Tag: rape culture

Cultural Appropriation

 

Is is cultural appropriation for Audra McDonald or Kathleen Battle to sing Opera? Living Colour to play metal music? Teena Marie to sing and rap in Square Biz? Darius Rucker to sing country? Tower Of Power to play funk? Eminem to be one of the greatest rappers of all time? What about a Hasidic Jew being a reggae star?

Oh, the college left.

They will make up the dumbest things. Mansplaining, cultural appropriation, safe spaces, trigger warnings…the list goes on and on.

I recently had a long email chat with a vegan activist who is part of an organization that harasses people and businesses here in Berkeley. Their group tries to get people to stop being cruel in any way to any animal. It was a lively discussion but due to my use of the Socratic Method and ability to reason, this person eventually lashed out in anger and used the tried and true tactic of name calling when their arguments fell flat.

It happens every time I engage with people like them. Berkeley is the perfect place to see these people face to face and see how they really are utopian idealists. They don’t live in the real world.

I suggest a few things to people who think like the ultra-liberal-left; step off that college campus and live with the rest of humanity. Live a few years by yourself and pay a few bills in your own. Tell me how many safe spaces there are when you walk down a street by yourself. Womansplain to me how it isn’t incredibly sexist and demeaning when you demand men need to be taught how NOT to rape. Where are your trigger warnings before the 6 o’clock local news?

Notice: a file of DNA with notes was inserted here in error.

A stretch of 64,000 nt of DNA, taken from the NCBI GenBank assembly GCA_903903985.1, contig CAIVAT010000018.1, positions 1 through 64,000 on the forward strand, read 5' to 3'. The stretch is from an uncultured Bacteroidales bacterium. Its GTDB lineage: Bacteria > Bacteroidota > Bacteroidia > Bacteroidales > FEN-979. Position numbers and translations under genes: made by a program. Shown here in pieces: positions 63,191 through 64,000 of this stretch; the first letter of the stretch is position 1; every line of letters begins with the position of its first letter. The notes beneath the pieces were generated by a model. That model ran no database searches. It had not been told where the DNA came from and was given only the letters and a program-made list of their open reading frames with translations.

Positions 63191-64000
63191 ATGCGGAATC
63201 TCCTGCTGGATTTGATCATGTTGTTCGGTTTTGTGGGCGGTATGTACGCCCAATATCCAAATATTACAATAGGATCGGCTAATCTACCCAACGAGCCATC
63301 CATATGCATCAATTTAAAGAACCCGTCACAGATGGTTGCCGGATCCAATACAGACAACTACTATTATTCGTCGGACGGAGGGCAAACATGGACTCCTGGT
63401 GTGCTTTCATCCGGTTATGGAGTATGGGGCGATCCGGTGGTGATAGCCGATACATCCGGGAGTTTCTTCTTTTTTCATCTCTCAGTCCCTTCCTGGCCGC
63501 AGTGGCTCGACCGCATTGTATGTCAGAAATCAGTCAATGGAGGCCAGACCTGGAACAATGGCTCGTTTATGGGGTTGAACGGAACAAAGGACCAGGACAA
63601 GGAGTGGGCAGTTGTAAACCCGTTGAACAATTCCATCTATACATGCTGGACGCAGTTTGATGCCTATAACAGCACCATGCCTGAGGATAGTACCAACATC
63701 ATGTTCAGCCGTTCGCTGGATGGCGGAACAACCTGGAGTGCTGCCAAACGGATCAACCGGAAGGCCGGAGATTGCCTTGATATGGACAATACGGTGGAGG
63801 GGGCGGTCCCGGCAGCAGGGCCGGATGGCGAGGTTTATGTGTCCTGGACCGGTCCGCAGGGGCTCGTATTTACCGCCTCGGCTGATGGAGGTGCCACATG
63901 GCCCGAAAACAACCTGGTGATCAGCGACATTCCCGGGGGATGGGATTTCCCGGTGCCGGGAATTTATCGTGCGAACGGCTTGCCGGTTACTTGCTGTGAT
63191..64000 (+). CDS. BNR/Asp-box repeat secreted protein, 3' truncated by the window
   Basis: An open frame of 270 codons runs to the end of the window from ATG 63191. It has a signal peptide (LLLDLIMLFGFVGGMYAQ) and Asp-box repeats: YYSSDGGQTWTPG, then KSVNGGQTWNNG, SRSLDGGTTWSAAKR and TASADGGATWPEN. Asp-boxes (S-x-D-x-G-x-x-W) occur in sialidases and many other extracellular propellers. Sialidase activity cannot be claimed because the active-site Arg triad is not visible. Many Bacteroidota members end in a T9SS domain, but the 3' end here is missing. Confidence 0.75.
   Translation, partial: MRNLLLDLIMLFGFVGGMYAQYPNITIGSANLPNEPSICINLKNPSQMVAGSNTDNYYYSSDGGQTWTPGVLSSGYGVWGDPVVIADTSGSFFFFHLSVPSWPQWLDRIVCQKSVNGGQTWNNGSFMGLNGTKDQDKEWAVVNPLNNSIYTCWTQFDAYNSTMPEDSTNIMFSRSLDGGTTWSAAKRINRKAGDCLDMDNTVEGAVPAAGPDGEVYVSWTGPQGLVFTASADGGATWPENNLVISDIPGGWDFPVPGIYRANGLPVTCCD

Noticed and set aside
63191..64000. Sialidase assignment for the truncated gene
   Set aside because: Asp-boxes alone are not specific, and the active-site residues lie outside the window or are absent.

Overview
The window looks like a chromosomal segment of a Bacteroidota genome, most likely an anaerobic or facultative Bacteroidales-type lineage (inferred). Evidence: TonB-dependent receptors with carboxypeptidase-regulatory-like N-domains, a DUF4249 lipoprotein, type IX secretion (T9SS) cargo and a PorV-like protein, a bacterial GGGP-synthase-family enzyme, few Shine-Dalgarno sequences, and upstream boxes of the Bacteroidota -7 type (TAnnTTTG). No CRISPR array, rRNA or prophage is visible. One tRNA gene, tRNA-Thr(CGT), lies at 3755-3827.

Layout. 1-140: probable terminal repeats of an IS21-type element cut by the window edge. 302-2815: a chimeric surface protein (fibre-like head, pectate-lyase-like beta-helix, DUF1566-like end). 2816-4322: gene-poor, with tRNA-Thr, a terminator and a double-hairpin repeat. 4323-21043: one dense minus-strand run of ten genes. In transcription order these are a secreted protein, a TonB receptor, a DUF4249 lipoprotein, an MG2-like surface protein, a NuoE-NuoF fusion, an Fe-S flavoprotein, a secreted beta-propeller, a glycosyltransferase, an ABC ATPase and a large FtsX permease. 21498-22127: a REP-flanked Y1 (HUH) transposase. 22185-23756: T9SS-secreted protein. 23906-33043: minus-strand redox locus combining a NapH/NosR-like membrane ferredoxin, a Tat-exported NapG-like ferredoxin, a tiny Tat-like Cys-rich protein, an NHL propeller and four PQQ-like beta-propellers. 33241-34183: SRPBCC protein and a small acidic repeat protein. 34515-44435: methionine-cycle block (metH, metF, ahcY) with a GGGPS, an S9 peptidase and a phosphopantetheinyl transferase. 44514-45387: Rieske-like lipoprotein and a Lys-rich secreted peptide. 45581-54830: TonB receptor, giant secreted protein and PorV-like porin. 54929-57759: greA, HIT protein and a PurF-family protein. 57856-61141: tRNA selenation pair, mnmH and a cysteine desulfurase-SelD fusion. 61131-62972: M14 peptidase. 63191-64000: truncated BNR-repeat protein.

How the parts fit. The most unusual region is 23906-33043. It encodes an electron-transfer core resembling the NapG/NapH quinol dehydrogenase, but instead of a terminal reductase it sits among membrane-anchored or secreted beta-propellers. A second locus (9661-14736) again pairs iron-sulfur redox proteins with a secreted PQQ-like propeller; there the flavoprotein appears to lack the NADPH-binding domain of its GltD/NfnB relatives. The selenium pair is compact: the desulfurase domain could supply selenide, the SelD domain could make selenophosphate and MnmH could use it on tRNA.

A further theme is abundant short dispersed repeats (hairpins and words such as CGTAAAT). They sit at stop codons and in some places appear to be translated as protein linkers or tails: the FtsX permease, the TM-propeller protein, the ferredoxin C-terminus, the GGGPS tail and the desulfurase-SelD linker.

Oh, and I better not catch you rapping at all if you are white…unless you can rap like Eminem or Teena Marie.

 

I haven’t watched MTV’s annual Video Music Awards since Bill Clinton was president. I was wearing a plastic choker and Alanis Morissette won for “Ironic.” But I wish I had tuned in this Sunday night. The award show was a veritable orgy — not of sex, but of cultural appropriation.

 

Three Cheers for Cultural Appropriation
https://www.nytimes.com/2017/08/30/opinion/cultural-appropriation.html

 

Who’s Lying, Who’s Self-Justifying? Origins of the He Said/She Said Gap in Sexual Allegations

 

The Woody Allen sex scandal of 2013 triggered a national conversation on who to believe, with people lining up on each side as if they knew what really happened. Based on recent research on how people navigate the often tricky waters of sexual negotiation, Dr. Carol Tavris shows that it is entirely possible in some sexual assault cases neither side is lying, but instead both sides feel justified in their positions. This talk was considered one of the best ever given at The Amazing Meeting.

 

Free speech is so last century. Today’s students want the ‘right to be comfortable’

An excerpt from this article: http://www.spectator.co.uk/features/9376232/free-speech-is-so-last-century-todays-students-want-the-right-to-be-comfortable/ Brendan O’Neill and Harriet Brown discuss the rise of the Stepford student Have you met the Stepford students? They’re everywhere. On campuses across the land. Sitting stony-eyed in lecture halls or surreptitiously policing beer-fuelled…

Falsely accused of rape?

A horrifying story. Do you want this to happen to your son?

For Caleb Warner, weekends still revolve around sports and hanging out with his friends. But life hasn’t been so carefree in the four years since he met a young woman.

“We met at a party,” Warner told America Tonight. “And, I don’t know, we just kinda made eye contact. And, you know, one thing led to another.”